Ted DiBiase: But, the bottom line is, it is what it is. And when I was confronted with it, it made me go, it's when I did an about face. It's kind of like I hit the wall and realized that I had risked the most valuable things in my life. And so that was a turning point for my life. And I never realized it, that was in 1992 and this journey, and this growth, and my relationship with God for the next eight years. And then in the year 2000, I walked away from wrestling as a vocation. I've been in evangelism for the last 18 years. I've traveled all over the world, churches, prisons, rehab centers, sharing my story and sharing the gospel. I've written a couple of books, you can get a DVD with me sharing my story from a platform in a church. But, I had never done a movie about it, had never included the rest of my family. Then a guy named Pete Fiero, Pete came to interview me. He was doing the interview as a favor to a friend. Pete lives in New Jersey but the greater New York area. Because he was a fan of mine, I said I'll go to the interview. The interview was what you call a shoot interview, meaning it's not wrestling storylines, it's real life. And so when you start asking me questions about my real life, I'm going to start telling you about what God has done and how it's changed me. What I didn't know at the time, was Pete, in his own words, was a somewhat backslidden son of a minister. His dad was a minister, and so apparently my story resonated with him and it kind of got all over him. Pete's vocation is, he does wedding video and photography, so he documents weddings. I'd come back to New York, he'd come and hear me speak, and we developed this relationship. He just came to me one day and he said, "Ted, you've told your story, and you've been telling to for some time, but it's never been done in a film. I'd like to do that." I said, "Well, okay, let's give it a go." And then my son came along and put a little twist on that. Kind of like, "Okay dad, let's tell the story. It's your story but let's kind of tell it through my eyes and involve the family." So that's not happening. And of course, our wish is that the people that see the film will come away with a couple things. Number one, they'll come away with an understanding that fame is not all it's cracked up to be. That like anything else, it has its ups, it has its downs, it's what you make of it. And that you can be as popular as anybody in the world, everybody knows who you are, you can make a lot of money, and you could be the most empty person on the planet.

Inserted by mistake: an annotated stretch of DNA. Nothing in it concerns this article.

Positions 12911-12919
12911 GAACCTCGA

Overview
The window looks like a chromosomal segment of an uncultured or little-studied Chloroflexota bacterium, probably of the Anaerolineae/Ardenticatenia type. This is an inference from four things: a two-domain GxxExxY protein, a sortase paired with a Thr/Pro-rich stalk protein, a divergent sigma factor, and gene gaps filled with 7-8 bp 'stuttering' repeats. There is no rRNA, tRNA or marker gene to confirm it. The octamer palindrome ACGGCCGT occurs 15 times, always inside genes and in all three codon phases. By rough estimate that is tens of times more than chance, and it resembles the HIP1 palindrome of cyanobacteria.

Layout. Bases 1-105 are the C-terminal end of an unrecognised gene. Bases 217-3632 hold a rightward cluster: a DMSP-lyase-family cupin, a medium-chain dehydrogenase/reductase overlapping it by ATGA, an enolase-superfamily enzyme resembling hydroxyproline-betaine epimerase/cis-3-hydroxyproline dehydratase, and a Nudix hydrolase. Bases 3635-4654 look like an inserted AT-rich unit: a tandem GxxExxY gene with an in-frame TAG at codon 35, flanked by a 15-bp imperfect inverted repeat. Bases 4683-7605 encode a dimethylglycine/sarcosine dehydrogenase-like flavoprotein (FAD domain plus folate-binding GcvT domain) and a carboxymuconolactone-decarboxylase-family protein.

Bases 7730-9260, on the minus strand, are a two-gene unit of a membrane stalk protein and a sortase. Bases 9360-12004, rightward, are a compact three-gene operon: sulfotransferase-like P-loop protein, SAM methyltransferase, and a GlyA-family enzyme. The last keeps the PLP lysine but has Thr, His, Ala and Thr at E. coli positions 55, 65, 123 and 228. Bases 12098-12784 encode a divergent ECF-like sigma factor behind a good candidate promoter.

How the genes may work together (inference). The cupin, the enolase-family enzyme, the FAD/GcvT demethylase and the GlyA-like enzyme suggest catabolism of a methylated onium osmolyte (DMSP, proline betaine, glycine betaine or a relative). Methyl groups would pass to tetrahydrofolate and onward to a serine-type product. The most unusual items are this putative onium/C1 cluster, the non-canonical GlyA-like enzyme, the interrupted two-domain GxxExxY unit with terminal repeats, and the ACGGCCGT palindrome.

Ted DiBiase: Again, obviously the answer to all that as far as I'm concerned, is Jesus Christ. And that's what I continue to do today. That's basically why we did the film, and the film is out on iTunes. It was on Amazon first, and then iTunes. I know that it's been in the top 10 and 20 in the documentary division of iTunes and Amazon. Actually, as we speak, this week, I think the 3rd or the 4th, maybe it's already the 4th, but this week, I'm not sure the day, but it's going to be released on DVD in Walmart.